Allocations from institutional investors caused hedge funds of funds assets to grow by 30% in the 12 months ended December 2003, according to a survey by consulting firm Watson Wyatt and Global Investor magazine.
That growth corresponds to a rise of more than $41 billion invested in funds of funds, with most of the new money coming from central banks, pension plans, and governments. In Asia, insurance companies accounted for 20% of the inflow.
Globally, the five largest fund-of-funds operations belong to Man Group plc, Permal Group, Union Bancaire Priv?e, Ivy Asset Management, and Goldman Sachs Hedge Fund Strategies Group, the survey indicated. Information was gathered about funds of funds because these are the hedge fund vehicles that have proven to be of most interest to institutional investors.
About 155 fund managers participated in the study, which also covered private equity, real estate, and commodity funds. It ranked the largest players in each category. For instance, in terms of amounts of advisory assets in private equity, Hamilton Lane Advisors was number one.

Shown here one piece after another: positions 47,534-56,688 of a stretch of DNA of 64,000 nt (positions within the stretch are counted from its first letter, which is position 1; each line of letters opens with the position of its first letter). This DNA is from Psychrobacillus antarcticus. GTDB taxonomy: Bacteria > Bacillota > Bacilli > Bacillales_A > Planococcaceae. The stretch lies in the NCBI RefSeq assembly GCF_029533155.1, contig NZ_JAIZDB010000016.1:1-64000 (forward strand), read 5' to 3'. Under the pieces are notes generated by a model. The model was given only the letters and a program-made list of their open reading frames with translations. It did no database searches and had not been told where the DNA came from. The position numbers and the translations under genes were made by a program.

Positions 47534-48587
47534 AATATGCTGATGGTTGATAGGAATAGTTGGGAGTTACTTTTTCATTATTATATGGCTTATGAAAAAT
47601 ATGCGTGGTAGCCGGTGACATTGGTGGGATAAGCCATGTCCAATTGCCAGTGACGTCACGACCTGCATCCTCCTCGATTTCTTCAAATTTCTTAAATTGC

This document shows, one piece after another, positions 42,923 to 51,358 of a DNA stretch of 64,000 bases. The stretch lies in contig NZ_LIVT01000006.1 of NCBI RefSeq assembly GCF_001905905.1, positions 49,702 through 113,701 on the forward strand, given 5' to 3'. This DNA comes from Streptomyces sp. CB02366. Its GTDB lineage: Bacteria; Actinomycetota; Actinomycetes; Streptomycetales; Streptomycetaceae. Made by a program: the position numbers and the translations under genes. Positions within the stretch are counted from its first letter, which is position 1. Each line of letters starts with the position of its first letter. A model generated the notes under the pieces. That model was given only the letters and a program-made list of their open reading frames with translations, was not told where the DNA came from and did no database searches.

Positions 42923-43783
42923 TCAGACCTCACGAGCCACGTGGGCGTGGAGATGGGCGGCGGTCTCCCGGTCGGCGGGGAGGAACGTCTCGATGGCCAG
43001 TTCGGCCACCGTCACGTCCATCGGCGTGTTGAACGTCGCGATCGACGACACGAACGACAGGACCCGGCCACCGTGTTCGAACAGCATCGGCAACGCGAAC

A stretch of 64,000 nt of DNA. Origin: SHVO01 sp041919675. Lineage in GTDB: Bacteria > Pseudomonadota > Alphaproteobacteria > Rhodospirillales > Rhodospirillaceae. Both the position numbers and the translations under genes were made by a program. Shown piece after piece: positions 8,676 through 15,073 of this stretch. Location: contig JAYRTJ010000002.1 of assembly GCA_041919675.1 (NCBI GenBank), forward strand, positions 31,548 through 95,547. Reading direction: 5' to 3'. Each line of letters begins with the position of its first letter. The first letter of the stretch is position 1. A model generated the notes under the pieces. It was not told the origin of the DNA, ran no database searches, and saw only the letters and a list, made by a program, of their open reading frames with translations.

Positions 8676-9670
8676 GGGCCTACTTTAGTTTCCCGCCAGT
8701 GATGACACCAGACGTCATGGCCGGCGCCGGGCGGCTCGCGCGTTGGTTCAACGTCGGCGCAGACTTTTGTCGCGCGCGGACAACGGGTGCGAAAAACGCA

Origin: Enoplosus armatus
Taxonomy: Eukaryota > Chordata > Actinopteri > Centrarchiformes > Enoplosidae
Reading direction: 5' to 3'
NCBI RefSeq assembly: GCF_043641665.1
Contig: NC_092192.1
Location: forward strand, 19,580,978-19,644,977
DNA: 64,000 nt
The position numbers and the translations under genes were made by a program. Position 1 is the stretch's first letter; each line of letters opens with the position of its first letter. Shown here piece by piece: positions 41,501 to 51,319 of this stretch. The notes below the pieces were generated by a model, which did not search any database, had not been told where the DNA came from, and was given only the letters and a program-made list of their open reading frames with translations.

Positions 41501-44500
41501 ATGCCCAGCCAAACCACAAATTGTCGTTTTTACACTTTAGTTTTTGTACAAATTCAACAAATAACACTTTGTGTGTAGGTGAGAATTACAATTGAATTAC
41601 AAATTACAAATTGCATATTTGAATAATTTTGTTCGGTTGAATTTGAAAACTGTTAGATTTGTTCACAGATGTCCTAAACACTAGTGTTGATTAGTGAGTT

“The message of increasing diversity in pension fund assets to both reduce risk and increase returns is definitely getting through,” said Nick Watts, European head of investment consulting at Watson Wyatt, in a prepared statement. “Increasing focus on risk in the pension fund and the source of that risk, combined with the need to reduce deficits through increased returns, has accelerated the trend toward investment in alternatives.”
In addition to institutional investors, ultra-high-net-worth wealth managers and family offices are accelerating their adoption of hedge-fund-of-fund investments, according to a Prince & Associates survey of 653 family offices representing more than 34,000 families with $1.2 trillion in investable assets.
The survey concluded that while 45% of family offices invest in funds of funds today, a staggering 84% expect to do so in the next three years.